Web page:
And now it’s beating on my bones
I feel like diamonds or some gold
So DJ play it that’s my song

Go, go, go, go, go
Put your hair in the air
Go, go, go, go, go, go
Hair up

Come on baby
Let’s go crazy
We ain’t never gonna stop
Hair up
Come on baby
Let’s go crazy
We ain’t never gonna stop
Hair up

Put your hair in the air (hair up)
We don’t care (hair up)
Put your hair in the air (hair up)
We don’t care (hair up)

Hair up
Hair up in the air, hair up in the air, hair up in the air
Hair up in the air, hair up in the air, hair up in the air
Put your hair in the air

Hair up
Come on baby
Let’s go crazy
Put your hair in the air

Hair up
Come on baby
Let’s go crazy
Put your hair in the air
Hair up
Put your hair in the air
Hair up

Trolls Trailer…

“Hair Up” audio track…

Credits: Screen captures via YouTube.com.

Country Star Kelsea Ballerini’s New Engagement Ring Is ‘Classic and Beautiful, Like Her’

Red-hot country star Kelsea Ballerini got the greatest gift on Christmas morning — a marriage proposal and a beautiful diamond engagement ring from the love of her life, Australian musician Morgan Evans.

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The ring features a large round center stone framed by a cushion-shaped halo of smaller round diamonds. The cushion halo adds extra surface area and a larger look than a conventional round halo. This effect is achieved by using diamonds of various sizes to fill out the halo around the center stone. The ring also has a dainty diamond-embellished band.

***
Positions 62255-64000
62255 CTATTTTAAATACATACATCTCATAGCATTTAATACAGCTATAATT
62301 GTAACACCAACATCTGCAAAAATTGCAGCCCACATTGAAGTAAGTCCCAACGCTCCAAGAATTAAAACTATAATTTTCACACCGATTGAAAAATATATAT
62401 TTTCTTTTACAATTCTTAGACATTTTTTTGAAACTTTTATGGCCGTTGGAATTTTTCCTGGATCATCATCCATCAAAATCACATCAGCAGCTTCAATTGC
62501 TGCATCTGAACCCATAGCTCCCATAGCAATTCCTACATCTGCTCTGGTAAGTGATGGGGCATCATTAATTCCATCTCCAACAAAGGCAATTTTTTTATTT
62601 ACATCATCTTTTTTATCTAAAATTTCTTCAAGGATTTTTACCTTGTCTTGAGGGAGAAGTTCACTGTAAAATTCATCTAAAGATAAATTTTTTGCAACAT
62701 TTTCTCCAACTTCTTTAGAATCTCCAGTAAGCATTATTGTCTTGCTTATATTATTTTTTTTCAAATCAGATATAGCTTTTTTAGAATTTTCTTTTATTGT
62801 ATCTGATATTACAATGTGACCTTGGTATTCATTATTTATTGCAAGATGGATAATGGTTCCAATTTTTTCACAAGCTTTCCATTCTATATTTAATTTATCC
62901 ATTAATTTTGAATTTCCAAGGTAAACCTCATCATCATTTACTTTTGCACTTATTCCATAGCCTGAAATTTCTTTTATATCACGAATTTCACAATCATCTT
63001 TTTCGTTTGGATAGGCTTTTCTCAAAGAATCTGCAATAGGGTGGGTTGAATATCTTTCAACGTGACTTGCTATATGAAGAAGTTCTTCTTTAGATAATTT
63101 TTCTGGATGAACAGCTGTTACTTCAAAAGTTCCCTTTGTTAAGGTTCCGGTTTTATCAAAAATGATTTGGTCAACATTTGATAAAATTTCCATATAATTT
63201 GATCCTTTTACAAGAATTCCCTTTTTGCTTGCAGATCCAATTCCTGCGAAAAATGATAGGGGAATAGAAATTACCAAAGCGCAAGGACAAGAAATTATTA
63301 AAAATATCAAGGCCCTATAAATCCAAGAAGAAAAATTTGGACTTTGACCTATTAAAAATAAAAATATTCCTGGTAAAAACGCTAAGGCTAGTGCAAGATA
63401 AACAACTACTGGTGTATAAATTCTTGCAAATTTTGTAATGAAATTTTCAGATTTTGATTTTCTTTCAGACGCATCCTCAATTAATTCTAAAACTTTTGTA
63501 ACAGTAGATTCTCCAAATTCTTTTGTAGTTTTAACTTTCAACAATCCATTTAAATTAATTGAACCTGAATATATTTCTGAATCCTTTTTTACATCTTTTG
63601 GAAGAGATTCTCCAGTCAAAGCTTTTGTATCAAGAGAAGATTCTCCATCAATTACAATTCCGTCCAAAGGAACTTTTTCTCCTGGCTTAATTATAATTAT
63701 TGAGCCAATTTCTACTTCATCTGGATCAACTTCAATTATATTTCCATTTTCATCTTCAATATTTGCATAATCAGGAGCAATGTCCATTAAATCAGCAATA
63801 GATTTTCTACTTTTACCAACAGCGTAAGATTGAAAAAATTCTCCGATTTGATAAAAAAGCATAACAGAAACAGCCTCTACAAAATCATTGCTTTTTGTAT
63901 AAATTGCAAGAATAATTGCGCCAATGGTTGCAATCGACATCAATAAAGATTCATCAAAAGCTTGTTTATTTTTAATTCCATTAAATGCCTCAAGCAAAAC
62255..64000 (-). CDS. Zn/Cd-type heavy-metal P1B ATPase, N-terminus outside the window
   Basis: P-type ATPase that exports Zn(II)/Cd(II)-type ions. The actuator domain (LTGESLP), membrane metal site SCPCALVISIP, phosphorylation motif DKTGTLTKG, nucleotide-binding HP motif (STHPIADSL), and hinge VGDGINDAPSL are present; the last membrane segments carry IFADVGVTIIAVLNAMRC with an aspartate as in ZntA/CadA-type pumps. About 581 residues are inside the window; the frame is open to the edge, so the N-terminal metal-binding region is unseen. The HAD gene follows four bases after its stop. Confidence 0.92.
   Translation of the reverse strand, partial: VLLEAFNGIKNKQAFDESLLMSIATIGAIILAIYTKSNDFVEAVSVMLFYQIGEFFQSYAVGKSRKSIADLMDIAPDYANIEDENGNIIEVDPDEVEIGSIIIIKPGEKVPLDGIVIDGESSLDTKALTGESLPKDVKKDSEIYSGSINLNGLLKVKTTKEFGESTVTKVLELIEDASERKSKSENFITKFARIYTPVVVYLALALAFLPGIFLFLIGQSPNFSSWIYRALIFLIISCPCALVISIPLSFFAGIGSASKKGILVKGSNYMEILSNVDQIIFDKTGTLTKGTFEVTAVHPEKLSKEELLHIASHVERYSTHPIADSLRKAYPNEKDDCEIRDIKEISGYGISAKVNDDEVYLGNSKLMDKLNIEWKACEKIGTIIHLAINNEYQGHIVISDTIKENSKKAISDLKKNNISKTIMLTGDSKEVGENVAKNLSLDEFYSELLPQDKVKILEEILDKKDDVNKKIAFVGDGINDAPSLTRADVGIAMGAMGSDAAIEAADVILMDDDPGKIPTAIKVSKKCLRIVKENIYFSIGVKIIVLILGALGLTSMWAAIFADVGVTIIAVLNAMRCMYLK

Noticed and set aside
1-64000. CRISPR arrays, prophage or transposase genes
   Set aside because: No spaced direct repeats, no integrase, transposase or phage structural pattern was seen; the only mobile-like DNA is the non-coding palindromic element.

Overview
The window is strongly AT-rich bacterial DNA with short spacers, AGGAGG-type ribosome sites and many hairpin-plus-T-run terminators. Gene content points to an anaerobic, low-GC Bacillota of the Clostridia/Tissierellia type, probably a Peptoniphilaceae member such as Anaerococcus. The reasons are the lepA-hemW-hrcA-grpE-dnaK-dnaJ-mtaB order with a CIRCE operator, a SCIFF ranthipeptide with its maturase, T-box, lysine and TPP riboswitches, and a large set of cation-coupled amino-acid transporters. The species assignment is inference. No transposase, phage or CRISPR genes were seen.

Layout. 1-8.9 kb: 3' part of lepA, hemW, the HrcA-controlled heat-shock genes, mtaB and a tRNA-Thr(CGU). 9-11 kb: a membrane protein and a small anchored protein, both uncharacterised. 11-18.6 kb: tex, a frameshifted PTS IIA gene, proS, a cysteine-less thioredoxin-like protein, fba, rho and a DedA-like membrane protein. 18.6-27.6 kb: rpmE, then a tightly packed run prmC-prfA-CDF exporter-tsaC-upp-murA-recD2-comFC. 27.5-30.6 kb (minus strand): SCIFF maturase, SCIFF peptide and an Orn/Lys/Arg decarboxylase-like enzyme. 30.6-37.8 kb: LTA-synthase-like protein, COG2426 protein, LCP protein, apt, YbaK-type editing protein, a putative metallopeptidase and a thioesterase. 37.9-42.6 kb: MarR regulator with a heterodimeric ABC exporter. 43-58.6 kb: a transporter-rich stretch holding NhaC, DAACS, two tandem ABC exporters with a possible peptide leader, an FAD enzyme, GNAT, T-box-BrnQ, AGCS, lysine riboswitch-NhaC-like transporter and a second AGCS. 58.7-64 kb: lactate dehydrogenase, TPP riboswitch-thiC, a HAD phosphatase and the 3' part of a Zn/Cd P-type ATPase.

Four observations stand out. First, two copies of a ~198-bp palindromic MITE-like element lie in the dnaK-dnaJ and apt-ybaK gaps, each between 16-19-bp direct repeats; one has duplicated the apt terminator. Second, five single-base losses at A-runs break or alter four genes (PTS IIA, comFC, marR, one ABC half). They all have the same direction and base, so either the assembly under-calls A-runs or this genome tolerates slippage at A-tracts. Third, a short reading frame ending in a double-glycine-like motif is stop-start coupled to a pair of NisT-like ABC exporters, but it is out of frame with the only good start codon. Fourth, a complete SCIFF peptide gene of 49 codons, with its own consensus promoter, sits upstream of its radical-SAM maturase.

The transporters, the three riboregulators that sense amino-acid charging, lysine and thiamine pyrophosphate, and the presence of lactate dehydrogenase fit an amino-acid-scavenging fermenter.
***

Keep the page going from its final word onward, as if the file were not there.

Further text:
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“I had the ring custom made with a diamond I picked from a local designer here in Nashville,” Morgan told People Style. “I wanted it to be classic and beautiful, like her.”

On Sunday, the 23-year-old Ballerini — a nominee for Best New Artist at the 2017 Grammy Awards in February — let her fan base in on the exciting news with a series of photos posted to Instagram and Twitter. The songstress has 669,000 followers on Instagram and 180,000 on Twitter.

When Morgan popped the question, we’re guessing Ballerini responded with the title of her latest single, “Yeah Boy.”

Ballerini posted a romantic outdoor photo showing her and her new fiancé embracing in a park, her left arm extended toward the camera with the new ring in full view. The photo includes a caption that references exactly how long it’s been since the two met while co-hosting Australia’s Country Music Channel Awards in March.

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“This morning, 9 months and 13 days later, he got down on one knee in the kitchen while I was burning pancakes and asked me to marry him,” she wrote. “Loving him has been the greatest gift of my life. And now I get to do it for life. #HECALLEDDIBS.”

Evans, 31, posted the same photo to his Instagram page with this romantic caption: “When you know, you know… she’s perfect.”

On Twitter, the “Love Me Like You Mean It” singer posted a close-up shot of the ring with a caption that read, “My heart is bursting from loving this human so much.”